B2C E-Commerce Has Some Lessons for B2B Platforms Being Built, Report Finds

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As B2B e-commerce platforms try to match the level of maturity found in B2C systems, a recent report takes a snapshot of how CEOs, chief digital officers and innovation executives are investing in technology, which innovation they’re pursuing and how they’re making those decisions.

In addition to that benchmarking aspect, a trend emerges in how B2B customers want their online shopping experience to be — and they want many of the same bells and whistles that consumers get when using B2C marketplaces online.

The survey found that technology that can seem cold or off-putting — like artificial intelligence (AI) or machine learning (ML) — is actually playing a role in connecting people and the products or brands they want. It says that 41% of respondents use machine learning to create one-to-one relationships with their customers. And 55% are looking into the technology.

“ML can help create a personal connection between a brand and an individual by generating product recommendations from algorithms, (the classic ‘other customers also bought’),” said study contributor Devashish Saxena, a VP for e-commerce at Rexel, which sells products related to electrical supplies for automation. “But there are many more ways that ML algorithms can allow a brand to create a more personal connection with an individual. ML can guide costumers toward targeted content, personalizing interactions across multiple channels.”

AI and ML can help develop the coveted customer-centric platform, says another expert who contributed to the survey.

“It’s all about leveraging the data at hand with consent, and building a relevant value proposition with your company’s offerings around the individual’s unmet needs,” says Robert van Geffen, the senior director of B2B digital & activation for Philips, the healthcare company. (That may not seem like the type of business to cater to customers, but Philips’ website says the company looks “beyond technology to the experiences of consumers, patients, providers and caregivers.”)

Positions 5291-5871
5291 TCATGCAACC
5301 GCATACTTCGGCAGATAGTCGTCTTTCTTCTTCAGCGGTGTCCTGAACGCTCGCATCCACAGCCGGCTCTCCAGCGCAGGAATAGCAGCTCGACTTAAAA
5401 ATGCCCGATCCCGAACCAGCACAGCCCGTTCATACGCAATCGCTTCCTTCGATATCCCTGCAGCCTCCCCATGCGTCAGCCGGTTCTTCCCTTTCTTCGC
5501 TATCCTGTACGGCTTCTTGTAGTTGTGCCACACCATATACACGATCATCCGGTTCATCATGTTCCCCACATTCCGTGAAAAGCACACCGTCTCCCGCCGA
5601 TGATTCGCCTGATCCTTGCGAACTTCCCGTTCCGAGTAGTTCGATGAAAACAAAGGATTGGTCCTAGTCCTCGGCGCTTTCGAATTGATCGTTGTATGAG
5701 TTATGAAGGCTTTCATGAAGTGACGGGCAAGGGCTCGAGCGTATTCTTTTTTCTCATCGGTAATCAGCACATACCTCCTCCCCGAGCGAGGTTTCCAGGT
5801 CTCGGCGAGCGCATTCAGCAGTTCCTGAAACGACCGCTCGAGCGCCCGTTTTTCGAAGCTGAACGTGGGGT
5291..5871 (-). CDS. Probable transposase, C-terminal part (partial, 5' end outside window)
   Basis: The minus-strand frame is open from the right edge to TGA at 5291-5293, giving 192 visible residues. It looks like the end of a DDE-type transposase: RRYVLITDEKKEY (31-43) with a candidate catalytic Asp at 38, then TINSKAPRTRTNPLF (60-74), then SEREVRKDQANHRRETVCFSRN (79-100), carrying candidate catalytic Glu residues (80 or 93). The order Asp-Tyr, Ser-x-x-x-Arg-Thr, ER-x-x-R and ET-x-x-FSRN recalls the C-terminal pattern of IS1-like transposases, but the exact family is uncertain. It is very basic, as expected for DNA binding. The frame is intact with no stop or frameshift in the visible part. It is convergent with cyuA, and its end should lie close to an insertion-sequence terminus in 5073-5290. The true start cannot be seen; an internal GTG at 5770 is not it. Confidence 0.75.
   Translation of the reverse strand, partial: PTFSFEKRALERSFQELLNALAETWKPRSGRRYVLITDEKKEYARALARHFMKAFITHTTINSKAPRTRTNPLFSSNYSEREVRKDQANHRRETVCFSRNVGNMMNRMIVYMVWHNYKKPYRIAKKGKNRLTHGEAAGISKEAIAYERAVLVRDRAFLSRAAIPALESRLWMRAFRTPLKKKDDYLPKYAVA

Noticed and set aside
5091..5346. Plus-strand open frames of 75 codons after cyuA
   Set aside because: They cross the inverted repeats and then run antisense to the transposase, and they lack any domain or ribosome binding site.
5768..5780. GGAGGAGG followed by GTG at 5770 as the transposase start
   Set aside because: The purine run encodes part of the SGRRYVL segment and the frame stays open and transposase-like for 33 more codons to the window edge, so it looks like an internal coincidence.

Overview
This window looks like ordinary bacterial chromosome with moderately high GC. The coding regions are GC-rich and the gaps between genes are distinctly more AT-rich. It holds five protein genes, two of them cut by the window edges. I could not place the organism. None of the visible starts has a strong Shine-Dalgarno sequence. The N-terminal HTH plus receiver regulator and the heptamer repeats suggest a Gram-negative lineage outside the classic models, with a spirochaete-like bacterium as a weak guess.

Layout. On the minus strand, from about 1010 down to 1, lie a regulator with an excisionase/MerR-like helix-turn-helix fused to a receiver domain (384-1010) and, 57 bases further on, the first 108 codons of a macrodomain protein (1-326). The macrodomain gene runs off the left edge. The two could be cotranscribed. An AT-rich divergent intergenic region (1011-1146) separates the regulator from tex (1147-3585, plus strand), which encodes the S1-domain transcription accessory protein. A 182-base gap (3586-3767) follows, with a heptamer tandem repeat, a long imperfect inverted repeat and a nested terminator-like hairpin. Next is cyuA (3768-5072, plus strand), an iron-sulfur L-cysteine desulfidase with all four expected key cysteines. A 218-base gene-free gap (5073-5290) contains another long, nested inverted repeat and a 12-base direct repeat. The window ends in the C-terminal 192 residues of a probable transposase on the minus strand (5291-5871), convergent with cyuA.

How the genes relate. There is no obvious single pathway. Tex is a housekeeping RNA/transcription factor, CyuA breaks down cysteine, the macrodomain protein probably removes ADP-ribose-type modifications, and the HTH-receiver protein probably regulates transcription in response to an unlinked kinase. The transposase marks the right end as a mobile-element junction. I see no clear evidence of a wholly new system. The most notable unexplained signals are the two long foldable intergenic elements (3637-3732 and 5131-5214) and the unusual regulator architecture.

The survey said 74% of respondents reported their senior leadership has a customer-centric focus, but 26% said it was tough for them to convince their leaders to put customers first.

But Saxena, the e-commerce expert, was skeptical of such a high adoption rate.

“I am a bit surprised to see the results here,” he said. “Almost 80% believe they are already there, which I find hard to believe. …

“Instilling a customer-centric culture — especially if one doesn’t already exist — is not an easy thing. Changing the culture never is. It requires serious sponsorship form the C-suite and a lot of hard ground work over a long period of time.”

Saxena said the two biggest obstacles are short-term thinking and siloed execution — with other factors being outdated IT systems and talent.

“The Perfect Platform” report, done by researcher WBR Insights for the e-commerce platform provider Magento, shares the views of 100 C-suite executives from B2B manufacturers and distributors from around the globe. Practitioners in the B2B world also shared their insight on many of the key findings.

And as B2B marketplaces mature, B2B companies also are looking to sell directly to consumers with a B2C approach, so the idea of a single platform for both markets is taking hold, the report shows using charts.

 

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